Jainworld
Jain World
Sub-Categories of English Books
Introduction
Jainism : as a Religion
An Antiquity of Jain Asceticism
Jain Asceticism in Vedic literature
Rsabhadeva and Other Tirthankaras
  Tirthankara Parsvanatha
  Jain Ascetic Sects and Schools
  Jain Scriptures
  Ecology and spirituality in Jain tradition
  Theory of Anekantavada
  Conception of soul (Jiva)
  Ajiva Tattva
  The Theory of Karma
  Classification of knowledge
  Jain Ethics and Asceticism
  The Categories of Jain Ascetics
  The Lay Adherent (Sravaka)
  Vegetarian Diet
  Jain Mendicant
  Meditation (Dyane)
  Rites and Rituals
  Jain as a Community
  Status of Women
  Spread of Jainism
  Art and Architecture
  Jainism and Science
  Conclusion
  References


Jain as a Community


163. In light of modern definitions and speculations, the Jain society may be termed as "Jain Community" which states a particular form of social life, its cultural and ethnic ideas and values. It is originally based on the Jain principle of equality and equanimity, which stresses on the social and spiritual individual, and rejects the idea of God as mediator, and replaces it with the theory of Karma. It stresses on individual purification, which leads the society in peace and order. It regulates not only the present life, but also the future. Unlike the Vedic religion, the Jain Scriptures sets forth the responsibility of ones deeds for deciding his caste. Jainism does not hold caste as a way of people being judged. In other words, caste cannot be decided by birth but it is one's own action or conduct, which decides the caste. It is said that by simply shaving the head, one cannot be a Muni (monk) and by only adhering to Kasayacivar (saffron clothing) one cannot claim to be a Tapasvi, a person who resides in a jungle cannot be called a Sramana. As a matter of fact, they should possess the attributes like Samata (equality and equanimity), Brahmacarya (celibacy), Jnana (knowledge), Tapa (penance) and Caritra (conduct) with the right attitude. This was the Varna system developed on the Rsabhadeva and his son Bharata legend. They have their own system for marriage and other celebrations.
164. The great devotional movement made an intensive impact on Jain society and made it changed to the great extent. The great Heros Rama, Krsna, Pandavas and others are accepted by Jainas as Salaka Mahapurusas and composed a large quantity of literature on their life and works.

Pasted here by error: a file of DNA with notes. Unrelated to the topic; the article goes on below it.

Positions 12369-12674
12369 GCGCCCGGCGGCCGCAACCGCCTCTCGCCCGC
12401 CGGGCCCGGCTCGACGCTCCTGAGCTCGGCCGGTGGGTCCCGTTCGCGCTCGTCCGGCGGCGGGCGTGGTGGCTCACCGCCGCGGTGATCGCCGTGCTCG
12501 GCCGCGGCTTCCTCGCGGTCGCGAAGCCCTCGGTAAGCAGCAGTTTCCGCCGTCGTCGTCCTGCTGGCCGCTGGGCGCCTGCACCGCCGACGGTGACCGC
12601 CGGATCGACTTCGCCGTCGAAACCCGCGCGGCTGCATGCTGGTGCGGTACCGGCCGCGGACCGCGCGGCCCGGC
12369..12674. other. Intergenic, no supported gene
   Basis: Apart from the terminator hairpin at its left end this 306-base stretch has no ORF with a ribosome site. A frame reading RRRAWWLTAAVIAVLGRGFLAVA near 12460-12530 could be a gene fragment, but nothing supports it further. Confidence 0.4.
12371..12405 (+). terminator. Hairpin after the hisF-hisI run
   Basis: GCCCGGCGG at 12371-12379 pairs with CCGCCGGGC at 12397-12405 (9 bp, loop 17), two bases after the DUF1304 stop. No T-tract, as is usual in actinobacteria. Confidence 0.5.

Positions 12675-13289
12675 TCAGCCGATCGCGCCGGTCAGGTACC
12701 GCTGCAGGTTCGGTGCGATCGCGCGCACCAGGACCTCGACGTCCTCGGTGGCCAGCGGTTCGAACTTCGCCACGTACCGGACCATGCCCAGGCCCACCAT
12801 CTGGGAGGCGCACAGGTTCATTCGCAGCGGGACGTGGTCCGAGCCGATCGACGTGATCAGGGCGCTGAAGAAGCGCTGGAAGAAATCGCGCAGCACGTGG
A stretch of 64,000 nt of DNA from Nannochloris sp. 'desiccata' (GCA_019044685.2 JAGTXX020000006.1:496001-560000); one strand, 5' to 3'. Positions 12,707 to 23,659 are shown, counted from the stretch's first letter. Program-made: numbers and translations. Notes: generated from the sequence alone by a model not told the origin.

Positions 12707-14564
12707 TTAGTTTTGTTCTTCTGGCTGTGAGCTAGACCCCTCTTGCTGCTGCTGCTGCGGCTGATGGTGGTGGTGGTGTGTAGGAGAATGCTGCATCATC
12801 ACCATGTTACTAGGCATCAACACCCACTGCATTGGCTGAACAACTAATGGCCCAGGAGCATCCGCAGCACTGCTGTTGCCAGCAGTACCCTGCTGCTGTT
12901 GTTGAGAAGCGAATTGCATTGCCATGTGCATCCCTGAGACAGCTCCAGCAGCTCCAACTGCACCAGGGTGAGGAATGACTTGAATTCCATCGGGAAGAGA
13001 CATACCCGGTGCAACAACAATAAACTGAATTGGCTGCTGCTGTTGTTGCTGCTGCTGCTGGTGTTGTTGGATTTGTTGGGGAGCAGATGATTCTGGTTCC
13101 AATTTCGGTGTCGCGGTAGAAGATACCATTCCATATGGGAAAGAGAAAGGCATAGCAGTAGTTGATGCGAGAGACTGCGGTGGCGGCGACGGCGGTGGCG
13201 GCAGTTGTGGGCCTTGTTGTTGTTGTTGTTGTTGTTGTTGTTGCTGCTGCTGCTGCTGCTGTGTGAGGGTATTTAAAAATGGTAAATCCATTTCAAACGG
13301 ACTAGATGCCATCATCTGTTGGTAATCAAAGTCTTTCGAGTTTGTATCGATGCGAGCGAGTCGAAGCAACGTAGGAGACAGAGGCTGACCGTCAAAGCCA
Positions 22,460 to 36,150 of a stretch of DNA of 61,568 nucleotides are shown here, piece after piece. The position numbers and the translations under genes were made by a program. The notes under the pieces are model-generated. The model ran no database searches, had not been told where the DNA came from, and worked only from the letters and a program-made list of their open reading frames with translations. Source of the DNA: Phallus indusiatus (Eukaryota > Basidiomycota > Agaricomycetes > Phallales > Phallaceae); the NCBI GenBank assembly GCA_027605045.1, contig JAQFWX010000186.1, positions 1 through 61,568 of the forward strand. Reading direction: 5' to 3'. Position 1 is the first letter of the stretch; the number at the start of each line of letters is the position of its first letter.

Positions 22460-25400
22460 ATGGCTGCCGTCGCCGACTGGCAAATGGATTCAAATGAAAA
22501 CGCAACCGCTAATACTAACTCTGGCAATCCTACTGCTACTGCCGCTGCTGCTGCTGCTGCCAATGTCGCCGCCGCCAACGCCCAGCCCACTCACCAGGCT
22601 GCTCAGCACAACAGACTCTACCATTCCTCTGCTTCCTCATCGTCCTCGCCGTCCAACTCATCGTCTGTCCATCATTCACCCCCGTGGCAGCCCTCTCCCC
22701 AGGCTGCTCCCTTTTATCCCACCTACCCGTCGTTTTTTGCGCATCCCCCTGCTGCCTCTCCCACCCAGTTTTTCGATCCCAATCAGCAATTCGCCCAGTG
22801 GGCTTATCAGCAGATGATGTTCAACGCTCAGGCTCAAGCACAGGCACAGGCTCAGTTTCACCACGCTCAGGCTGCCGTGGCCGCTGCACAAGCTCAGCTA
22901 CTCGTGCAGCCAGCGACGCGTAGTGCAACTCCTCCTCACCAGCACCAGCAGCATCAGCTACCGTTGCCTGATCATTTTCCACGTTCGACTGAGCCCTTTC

165. Jain Community in its historical and social perspective is a quite distinct, independent and new society with its Congregationalist nature. It has never abandoned the original spirit of Jainism. Therefore, the Jain community cannot be said to be the part of the Vedic or Hindu community, though it carries deep impact of it in the code of conduct of householders in the later period. Like-wise, in spite of occupying a large portion of business and industry it would not be a true speculation of the Jain community to be recognized only as the business community.


166. Numerically, Jainas form a very small segment of the Indian population. Approximately, 3.19 million followers, or may be a little more near about 12 millions according to the calculation of Jain society, of this religion account for 0.48 percent of the total population as of 1981 census and thus ranked the sixth largest religious group. However, Jainas are spread over all parts of India and have contributed a lot in spite of being a small community in the economic, political, cultural, social, and literal, art, architecture and spiritual fields. They also never indulged in vicious and revengeful activities. Therefore the Jain community has its own distinctive place in the religious and human society.